As recently as a decade ago, the biggest hurdle for biotech companies wasn't competition from their peers or even the sale price of their drugs. It was simply getting their drug approved by the Food and Drug Administration. In the past, simply getting a drug approved by the FDA meant that it had a pretty good chance of succeeding from a financial perspective.
However, times have certainly changed, and that's certainly not the case now. The decade-long multimillion-dollar process that it takes to get a drug approved is really only half the battle now with better funding, new breakthrough designations to help move drugs along in the review process, and more staff available to review prospective drugs. The other half of the battle is marketing and pricing a drug properly so as to drive sales and coerce physicians to prescribe it.
The fact of the matter is that not all biotech companies choose to partner up with a more experienced marketing partner. Occasionally this works out, but for smaller biotechnology companies, that isn't always the case. Over the past couple of years, I've watched numerous biotechs try to "go it alone" only to fall flat on their face.
Perhaps none caught my attention more -- or faced more ridicule -- than KV Pharmaceutical, whose pre-term birth injection, Makena, was approved by the FDA and priced at $1,500 per treatment when a previous combination of drugs had been priced around $20 per injection. The company's lack of empathy (and common sense) drew critics ranging from angry mothers to Congress, which eventually caused the company to drastically slash the price of Makena. About a year later, KV Pharmaceuticals was bankrupt.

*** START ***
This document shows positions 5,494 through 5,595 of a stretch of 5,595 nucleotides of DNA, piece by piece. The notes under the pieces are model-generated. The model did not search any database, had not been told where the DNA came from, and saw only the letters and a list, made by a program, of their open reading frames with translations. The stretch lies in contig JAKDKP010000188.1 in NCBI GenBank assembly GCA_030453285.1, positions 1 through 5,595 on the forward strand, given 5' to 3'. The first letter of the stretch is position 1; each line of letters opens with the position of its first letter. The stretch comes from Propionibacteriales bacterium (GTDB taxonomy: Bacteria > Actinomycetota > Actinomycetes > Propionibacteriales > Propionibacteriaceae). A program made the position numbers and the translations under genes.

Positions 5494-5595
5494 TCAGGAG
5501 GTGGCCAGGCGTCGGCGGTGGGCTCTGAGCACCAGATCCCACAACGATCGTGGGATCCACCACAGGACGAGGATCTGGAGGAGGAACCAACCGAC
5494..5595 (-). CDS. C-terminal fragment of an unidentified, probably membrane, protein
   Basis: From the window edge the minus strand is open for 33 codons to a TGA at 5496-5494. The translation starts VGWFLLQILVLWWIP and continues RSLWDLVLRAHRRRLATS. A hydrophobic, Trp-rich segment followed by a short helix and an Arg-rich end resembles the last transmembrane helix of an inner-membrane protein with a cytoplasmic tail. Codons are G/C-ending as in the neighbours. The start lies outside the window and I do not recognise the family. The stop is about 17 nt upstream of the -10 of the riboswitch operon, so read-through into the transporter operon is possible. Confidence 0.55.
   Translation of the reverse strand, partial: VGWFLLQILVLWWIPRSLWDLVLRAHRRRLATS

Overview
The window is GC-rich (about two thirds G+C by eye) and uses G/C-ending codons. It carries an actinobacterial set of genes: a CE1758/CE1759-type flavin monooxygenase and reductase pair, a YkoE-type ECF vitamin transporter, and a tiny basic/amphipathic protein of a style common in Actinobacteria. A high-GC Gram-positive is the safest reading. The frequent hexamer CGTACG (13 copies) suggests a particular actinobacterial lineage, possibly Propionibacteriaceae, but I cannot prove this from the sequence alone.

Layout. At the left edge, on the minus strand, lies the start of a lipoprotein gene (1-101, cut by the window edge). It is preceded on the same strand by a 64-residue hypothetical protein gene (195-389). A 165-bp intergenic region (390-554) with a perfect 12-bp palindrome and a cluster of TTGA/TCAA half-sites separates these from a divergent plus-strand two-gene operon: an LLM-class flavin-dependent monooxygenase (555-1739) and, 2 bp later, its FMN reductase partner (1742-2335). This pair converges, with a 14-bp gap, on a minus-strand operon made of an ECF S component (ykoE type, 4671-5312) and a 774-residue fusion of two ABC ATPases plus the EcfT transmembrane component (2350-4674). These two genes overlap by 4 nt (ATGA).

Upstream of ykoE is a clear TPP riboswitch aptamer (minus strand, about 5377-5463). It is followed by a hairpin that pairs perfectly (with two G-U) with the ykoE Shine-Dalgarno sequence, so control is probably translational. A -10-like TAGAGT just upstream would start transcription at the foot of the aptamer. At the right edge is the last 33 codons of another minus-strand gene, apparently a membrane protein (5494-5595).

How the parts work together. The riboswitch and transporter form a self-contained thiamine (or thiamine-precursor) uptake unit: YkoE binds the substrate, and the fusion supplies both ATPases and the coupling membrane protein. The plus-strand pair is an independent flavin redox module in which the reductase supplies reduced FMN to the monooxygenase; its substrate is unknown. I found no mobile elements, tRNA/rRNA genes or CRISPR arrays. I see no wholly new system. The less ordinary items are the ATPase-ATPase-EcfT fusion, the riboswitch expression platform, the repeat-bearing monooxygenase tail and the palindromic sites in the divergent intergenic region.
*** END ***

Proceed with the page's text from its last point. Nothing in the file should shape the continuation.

This is but one case, and there are many more. Over the next three days, I plan to highlight three additional biotech companies that would do well to find a marketing partner for their lead drug. Today, we'll look at a company trying to get fat off profits, but it's also seen its share price slim dramatically: VIVUS
An opportunity wasted?
Not to take anything away from what VIVUS has accomplished by bringing Qsymia, its chronic weight management drug, to market, but sales in its first few quarters have been absolutely dreadful. Part of the blame rests with insurers, which were slow to cover Qsymia, because we know all too well that consumers usually won't pay for drugs out of pocket. However, the remainder of blame I place on VIVUS for not seeking a marketing partner for its fat-busting drug.
What's truly saddening (and maddening) about Qsymia's sales potential is that it has an honest chance at being the top dog among anti-obesity drug makers. Arena Pharmaceuticals' Belviq, which was approved just a few weeks prior to Qsymia, offers a marginally better safety profile based on the clinical trial results, but Qsymia delivered the higher percentage of patients that lost 5% of more of their weight. Yet, even with Belviq stuck on the sidelines for months waiting for scheduling from the Drug Enforcement Agency, Qsymia failed to prosper. Worse yet for VIVUS, the DEA finished labeling Belviq as a schedule IV drug, and it could find its way onto pharmacy shelves in less than two weeks!